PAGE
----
Today, you are challenged to stay resilient no matter what challenges your community faces. Governments must operate efficiently regardless of any crisis or event. That’s where GIS comes into play. GIS is an integrative technology, and seamlessly connects mobile, ECM and cloud to help gain a holistic view of the community, building more resilient communities. This infographic explores how. More HERE.
- Identify what it means to be a resilient community
- Share case studies from 5 resilient communities
- Insights from Patricia Cummens, government strategist, Esri
Under the leadership of NACo President Linda Langston, NACo Resilient Counties initiative bolstered county leaders’ ability to thrive amid changing physical, social and economic conditions.
Read More from NACo HERE, and here…..
Is Data the Best Preparation Against Natural Disasters? Open data and analytics have become fundamental tools in disaster preparedness, experts say. But public officials aren’t using them enough. / OCTOBER 6, 2014 [LINK]
How Can Predictive Analytics Improve Disaster Response and Recovery? Adam Thiel, deputy secretary of public safety and homeland security for Virginia, talks opportunities and challenges. / SEPTEMBER 3, 2014 [LINK]
Appallicious Launches FEMA Disaster Dashboard, The Disaster Assessment and Assistance Dashboard pairs local resources with open data to improve local resiliency. / JULY 29, 2014 [LINK]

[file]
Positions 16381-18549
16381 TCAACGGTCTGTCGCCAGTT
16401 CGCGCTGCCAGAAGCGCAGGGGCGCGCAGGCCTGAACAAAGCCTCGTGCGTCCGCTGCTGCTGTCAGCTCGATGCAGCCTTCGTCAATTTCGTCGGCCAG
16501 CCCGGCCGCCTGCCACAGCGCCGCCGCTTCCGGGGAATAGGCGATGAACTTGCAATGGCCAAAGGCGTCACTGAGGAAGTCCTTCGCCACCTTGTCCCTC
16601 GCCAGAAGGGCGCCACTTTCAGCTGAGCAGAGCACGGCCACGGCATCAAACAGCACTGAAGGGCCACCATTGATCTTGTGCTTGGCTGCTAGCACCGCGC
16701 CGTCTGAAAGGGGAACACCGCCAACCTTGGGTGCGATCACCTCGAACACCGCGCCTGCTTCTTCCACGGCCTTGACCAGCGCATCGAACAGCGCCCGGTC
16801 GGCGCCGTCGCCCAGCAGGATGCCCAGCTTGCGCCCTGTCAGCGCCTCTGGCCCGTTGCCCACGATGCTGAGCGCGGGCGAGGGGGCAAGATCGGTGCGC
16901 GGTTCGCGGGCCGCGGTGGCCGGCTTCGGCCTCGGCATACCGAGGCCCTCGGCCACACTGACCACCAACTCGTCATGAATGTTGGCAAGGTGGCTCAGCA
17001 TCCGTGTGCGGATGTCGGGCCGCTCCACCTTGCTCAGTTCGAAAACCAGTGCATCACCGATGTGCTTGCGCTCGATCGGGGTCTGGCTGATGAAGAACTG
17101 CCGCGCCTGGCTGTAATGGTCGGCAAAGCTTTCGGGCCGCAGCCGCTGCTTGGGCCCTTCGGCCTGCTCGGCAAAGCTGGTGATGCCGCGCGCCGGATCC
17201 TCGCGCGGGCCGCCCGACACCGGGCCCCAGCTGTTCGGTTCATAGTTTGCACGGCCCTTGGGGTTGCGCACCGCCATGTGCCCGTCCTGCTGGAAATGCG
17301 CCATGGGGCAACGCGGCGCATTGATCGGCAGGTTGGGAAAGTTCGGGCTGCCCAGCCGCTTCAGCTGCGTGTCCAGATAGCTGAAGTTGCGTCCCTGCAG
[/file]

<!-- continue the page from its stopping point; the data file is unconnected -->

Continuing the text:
What does GIS have to do with building Resilient & Sustainable Communities? Today, GIS data and technology plays a critical role in helping efficiently manage and improve our infrastructure, government services, natural resources, environment, and public safety in our communities. We see clear examples from the Emergency Management community of Planning, Mitigation, Response and Recovery efforts enhanced by ready access to GIS data and technology. Resiliency & Sustainability often impact six interconnected domains, individuals, communities, businesses, institutions, natural and manmade systems.
Each of these six domains have strong geographic elements and similar life-cycles for us to focus our existing geospatial resources as well as develop new geospatial resources to support these domains, thereby helping increase our local, statewide and national resiliency to emerging challenges.